The Global Cybersecurity Index (GCI) is a composite index combining 25 indicators into one benchmark measure to monitor and compare the level of the cybersecurity commitment of Member States with regards to the five pillars of the Global Cybersecurity Agenda (GCA). These pillars form the 5 sub-indices of GCI. GCI is continuously being enhanced in response to ITU Member States request to develop a cybersecurity index that can be published on a regular basis.

    The main objectives of GCI are to measure:

     the type, level and evolution over time of cybersecurity commitment in countries and relative to other countries

     progress in cybersecurity commitment of all countries from a global perspective

     progress in cybersecurity commitment from a regional perspective

     the cybersecurity commitment divide i.e. the difference between countries in terms of their level of engagement in cybersecurity initiatives

    The objective of the GCI is to help countries identify areas for improvement in the field of cybersecurity, as well as motivate them to take action to improve their ranking, thus helping raise the overall level of cybersecurity worldwide. Through the collected information, GCI aims to illustrate the practices of others so that Member States can implement selected aspects suitable to their national environment, with the added benefit of helping harmonise practices and foster a global culture of cybersecurity.

    http://www.itu.int/en/ITU-D/Cybersecurity/Pages/GCI.aspx http://www.itu.int/en/ITU-D/Cybersecurity/Pages/GCI.aspx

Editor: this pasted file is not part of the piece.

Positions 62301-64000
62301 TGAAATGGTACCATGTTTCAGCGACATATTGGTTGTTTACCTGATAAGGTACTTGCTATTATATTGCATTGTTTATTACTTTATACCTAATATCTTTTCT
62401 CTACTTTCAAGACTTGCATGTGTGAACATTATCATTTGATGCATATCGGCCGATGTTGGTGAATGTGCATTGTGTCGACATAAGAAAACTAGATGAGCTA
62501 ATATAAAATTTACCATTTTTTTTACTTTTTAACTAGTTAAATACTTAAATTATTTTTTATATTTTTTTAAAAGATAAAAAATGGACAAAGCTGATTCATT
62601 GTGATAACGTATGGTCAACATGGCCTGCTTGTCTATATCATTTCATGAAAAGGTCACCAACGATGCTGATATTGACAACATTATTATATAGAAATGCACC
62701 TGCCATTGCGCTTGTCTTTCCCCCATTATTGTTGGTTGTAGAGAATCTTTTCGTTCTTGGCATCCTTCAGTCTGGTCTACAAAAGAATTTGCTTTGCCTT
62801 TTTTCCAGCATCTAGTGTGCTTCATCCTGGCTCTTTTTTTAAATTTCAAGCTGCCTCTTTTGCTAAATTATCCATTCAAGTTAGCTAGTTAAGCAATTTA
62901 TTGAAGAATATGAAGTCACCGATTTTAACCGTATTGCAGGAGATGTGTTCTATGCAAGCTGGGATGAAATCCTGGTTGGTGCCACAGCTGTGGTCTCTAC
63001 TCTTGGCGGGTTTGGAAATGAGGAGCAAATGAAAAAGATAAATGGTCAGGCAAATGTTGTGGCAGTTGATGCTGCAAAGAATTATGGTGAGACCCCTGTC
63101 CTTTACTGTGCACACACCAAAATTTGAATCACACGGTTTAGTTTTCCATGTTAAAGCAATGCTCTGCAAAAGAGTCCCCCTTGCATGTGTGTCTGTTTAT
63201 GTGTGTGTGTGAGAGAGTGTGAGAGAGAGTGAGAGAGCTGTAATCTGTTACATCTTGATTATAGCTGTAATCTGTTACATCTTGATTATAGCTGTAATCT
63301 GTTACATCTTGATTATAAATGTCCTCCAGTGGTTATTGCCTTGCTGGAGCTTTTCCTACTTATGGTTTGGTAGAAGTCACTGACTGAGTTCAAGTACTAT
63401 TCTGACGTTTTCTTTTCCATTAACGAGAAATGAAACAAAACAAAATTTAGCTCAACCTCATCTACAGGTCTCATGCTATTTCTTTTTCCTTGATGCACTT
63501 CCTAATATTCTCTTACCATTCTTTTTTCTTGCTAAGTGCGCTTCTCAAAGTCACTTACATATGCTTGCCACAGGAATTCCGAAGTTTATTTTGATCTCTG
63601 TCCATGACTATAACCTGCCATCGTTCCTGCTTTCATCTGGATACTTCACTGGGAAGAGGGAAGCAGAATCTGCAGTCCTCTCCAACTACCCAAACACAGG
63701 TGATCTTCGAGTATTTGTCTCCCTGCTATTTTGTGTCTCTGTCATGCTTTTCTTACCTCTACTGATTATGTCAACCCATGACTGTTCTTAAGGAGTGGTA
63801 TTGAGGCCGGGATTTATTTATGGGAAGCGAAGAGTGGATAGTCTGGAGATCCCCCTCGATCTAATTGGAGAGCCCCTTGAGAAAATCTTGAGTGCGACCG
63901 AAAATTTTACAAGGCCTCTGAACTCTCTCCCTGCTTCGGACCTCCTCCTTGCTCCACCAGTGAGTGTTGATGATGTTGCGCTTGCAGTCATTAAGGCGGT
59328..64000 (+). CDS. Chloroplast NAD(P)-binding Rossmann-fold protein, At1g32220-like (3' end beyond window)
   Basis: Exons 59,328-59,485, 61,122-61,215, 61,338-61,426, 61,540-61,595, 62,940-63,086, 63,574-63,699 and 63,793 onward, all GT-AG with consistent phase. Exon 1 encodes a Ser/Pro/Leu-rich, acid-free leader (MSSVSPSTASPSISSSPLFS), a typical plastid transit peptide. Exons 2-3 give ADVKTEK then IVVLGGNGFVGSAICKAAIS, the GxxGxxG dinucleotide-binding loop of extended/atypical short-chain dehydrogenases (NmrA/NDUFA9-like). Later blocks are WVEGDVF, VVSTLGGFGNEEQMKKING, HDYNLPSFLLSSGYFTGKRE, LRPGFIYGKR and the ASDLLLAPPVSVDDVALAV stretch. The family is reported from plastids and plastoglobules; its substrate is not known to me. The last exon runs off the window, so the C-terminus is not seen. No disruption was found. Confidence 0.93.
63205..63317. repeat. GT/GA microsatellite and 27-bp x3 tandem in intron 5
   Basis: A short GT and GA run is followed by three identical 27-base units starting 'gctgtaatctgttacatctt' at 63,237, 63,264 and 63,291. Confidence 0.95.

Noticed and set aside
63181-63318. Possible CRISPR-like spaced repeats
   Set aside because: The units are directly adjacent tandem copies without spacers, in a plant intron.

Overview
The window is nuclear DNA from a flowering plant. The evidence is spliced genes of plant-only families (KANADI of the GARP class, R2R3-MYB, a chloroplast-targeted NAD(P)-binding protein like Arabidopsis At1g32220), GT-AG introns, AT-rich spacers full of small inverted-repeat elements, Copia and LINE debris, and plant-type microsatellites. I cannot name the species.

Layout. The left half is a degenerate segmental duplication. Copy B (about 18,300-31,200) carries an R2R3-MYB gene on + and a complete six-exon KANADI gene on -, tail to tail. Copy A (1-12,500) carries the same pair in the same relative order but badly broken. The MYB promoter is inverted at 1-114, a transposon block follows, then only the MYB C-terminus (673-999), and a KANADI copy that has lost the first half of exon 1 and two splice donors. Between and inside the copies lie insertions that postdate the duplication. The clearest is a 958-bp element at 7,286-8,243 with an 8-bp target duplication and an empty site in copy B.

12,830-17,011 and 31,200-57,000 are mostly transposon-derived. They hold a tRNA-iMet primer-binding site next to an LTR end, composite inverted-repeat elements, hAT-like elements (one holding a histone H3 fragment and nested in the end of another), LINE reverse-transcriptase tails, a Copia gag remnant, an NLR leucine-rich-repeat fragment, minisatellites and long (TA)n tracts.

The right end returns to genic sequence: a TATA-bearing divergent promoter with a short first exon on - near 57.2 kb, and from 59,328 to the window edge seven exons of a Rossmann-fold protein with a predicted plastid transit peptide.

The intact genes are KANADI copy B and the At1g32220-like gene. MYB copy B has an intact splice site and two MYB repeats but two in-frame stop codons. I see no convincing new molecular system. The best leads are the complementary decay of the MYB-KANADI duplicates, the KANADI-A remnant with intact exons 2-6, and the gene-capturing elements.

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    3 CONCEPTUAL FRAMEWORK

    GCI is rooted in the GCA, the ITU framework for international multi-stakeholder cooperation in cybersecurity that aims at building synergies with current and future initiatives. It focuses on the following five pillars:

    1. Legal: Measures based on the existence of legal institutions and frameworks dealing with cybersecurity and cybercrime.

    2. Technical: Measures based on the existence of technical institutions and framework dealing cybersecurity.

    3. Organizational: Measures based on the existence of policy coordination institutions and strategies for cybersecurity development at the national level.

    4. Capacity Building: Measures based on the existence of research and development, education and training programs; certified professionals and public sector agencies fostering capacity building.

    5. Cooperation: Measures based on the existence of partnerships, cooperative frameworks and information sharing networks.

    These five designated areas form the basis of the indicators for GCI because they shape the inherent building blocks of a national cybersecurity culture.

    Cybersecurity has a field of application that cuts across all industries, all sectors, both vertically and horizontally. In order to increase the development of the national capabilities, efforts by political, economic and social forces has to be made. This can be done by law enforcement, Justice department, educational institutions and ministries, private sector operators and developers of technology, public private partnerships and intra-state cooperation considering the long term aim to drive further efforts in the adoption and integration of cybersecurity on a global scale.